Subject: E Timor Confident Of Saving Multibillion Dollar Gas Pipe

Associated Press, September 25, 2000

E Timor Confident Of Saving Multibillion Dlr Gas Pipe

DARWIN, Australia (AP) -- East Timor's new government aims to convince a consortium led by U.S. oil giant Philips Petroleum (P) to proceed with a multibillion dollar plan to pipe gas from the Timor Sea to Australia, East Timor's chief minister-elect said Tuesday.

Mari Alkatiri said he was confident that East Timor's newly elected Constituent Assembly will be able to persuade the Philips consortium to continue with the pipeline when negotiations recommence in two weeks.

Last month, Philips Petroleum and its joint venture partners deferred plans to build the pipeline because of a royalty dispute with the United Nations Transitional Authority in East Timor, which has managed the island's transition to independence from Indonesia.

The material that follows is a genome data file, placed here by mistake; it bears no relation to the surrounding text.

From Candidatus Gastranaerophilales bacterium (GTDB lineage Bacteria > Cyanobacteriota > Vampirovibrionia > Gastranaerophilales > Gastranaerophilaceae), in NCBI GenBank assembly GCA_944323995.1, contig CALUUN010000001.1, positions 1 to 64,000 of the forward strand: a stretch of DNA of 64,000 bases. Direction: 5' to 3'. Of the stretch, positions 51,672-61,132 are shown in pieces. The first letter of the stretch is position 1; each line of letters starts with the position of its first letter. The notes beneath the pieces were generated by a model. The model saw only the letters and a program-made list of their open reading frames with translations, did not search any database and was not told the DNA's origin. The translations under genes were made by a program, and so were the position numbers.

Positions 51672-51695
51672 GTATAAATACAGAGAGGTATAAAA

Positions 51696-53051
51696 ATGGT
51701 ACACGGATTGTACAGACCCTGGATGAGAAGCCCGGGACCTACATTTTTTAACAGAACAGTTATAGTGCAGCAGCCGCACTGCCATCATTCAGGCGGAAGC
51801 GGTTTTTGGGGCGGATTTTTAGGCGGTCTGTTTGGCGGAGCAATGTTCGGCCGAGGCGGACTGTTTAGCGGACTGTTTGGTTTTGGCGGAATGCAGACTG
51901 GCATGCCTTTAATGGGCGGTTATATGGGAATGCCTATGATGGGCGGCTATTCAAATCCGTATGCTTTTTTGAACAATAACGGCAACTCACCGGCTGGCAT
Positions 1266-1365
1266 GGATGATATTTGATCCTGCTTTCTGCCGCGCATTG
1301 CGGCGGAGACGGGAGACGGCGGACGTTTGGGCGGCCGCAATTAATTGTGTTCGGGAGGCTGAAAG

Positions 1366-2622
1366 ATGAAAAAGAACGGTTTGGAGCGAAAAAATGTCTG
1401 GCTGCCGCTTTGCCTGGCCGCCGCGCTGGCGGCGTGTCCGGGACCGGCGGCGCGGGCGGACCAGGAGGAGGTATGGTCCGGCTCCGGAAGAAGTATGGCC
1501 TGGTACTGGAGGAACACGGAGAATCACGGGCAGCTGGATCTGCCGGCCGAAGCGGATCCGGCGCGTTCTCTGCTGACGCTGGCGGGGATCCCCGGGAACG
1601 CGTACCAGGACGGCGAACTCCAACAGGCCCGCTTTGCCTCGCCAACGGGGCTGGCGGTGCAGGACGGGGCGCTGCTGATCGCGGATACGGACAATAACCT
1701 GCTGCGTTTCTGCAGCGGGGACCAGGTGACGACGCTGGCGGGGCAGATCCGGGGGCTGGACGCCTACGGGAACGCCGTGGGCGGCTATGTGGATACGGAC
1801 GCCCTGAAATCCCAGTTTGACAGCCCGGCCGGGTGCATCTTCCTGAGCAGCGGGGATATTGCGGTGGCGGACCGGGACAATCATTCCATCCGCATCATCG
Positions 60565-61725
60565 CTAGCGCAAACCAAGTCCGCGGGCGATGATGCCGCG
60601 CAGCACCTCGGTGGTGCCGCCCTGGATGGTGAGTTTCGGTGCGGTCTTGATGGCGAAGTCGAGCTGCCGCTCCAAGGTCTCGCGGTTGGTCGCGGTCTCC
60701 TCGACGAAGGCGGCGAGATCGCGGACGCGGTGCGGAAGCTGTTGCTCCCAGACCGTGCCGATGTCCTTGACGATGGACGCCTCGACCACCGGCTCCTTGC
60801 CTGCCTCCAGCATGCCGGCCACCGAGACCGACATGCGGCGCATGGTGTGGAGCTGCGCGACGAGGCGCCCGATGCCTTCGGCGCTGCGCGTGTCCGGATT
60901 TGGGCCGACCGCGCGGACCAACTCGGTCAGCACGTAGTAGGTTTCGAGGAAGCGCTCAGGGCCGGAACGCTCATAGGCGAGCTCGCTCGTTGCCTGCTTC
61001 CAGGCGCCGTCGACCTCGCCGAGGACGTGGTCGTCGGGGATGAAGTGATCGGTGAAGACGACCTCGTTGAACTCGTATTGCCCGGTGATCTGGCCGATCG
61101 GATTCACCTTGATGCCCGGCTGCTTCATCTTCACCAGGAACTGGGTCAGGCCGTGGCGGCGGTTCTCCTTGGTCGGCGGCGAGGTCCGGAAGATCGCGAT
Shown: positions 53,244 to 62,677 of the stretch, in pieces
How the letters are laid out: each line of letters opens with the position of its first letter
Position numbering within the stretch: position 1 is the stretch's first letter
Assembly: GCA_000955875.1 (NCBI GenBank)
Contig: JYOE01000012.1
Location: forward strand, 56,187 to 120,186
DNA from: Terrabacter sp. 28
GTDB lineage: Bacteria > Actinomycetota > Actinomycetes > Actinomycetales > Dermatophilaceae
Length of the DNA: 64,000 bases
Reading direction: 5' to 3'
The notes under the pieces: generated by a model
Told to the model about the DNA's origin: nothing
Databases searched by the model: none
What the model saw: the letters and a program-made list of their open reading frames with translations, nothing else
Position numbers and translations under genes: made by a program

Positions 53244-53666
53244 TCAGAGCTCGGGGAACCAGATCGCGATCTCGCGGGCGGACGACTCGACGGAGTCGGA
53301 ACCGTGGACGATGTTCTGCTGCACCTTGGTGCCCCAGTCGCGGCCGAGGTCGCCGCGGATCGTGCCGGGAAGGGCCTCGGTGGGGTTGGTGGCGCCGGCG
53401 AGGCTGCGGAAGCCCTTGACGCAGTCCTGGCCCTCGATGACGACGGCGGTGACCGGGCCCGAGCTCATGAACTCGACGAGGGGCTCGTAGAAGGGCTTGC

The U.N. body will govern the fledgling nation until it gains full independence next year, but East Timor's first elected government is eager to take over negotiations in order to reach a deal.

"Now we have an elected government in East Timor that has a legitimacy to negotiate and it's easy for us to do it," Alkatiri told reporters during a visit to the north Australian port city of Darwin.

"We need to get the whole operation going; we need the money in two or three years from now but still we need a good deal for both sides," he added.

The 13 billion Australian dollars pipeline is expected to be completed in 2004. It will extend from the Timor Sea gas fields north of Australia to Darwin.

Under the Timor Gap deal, signed in July, East Timor was to receive 90% of the royalties from the oil and natural gas drilling, with the remaining 10% going to Australia. Over 20 years starting from 2004, East Timor had expected to receive more than US$3.6 billion in royalties.

Before East Timor became independent, Australia shared Timor Gap revenues 50-50 with Indonesia.

Alkatiri said Tuesday that revenue from the gas pipeline is important for his fledgling nation. Currently East Timor, which has a population of 800,000, has an annual budget of just A$130 million, he said.

"The main issue is how to eradicate poverty in East Timor in a very short time," he said.

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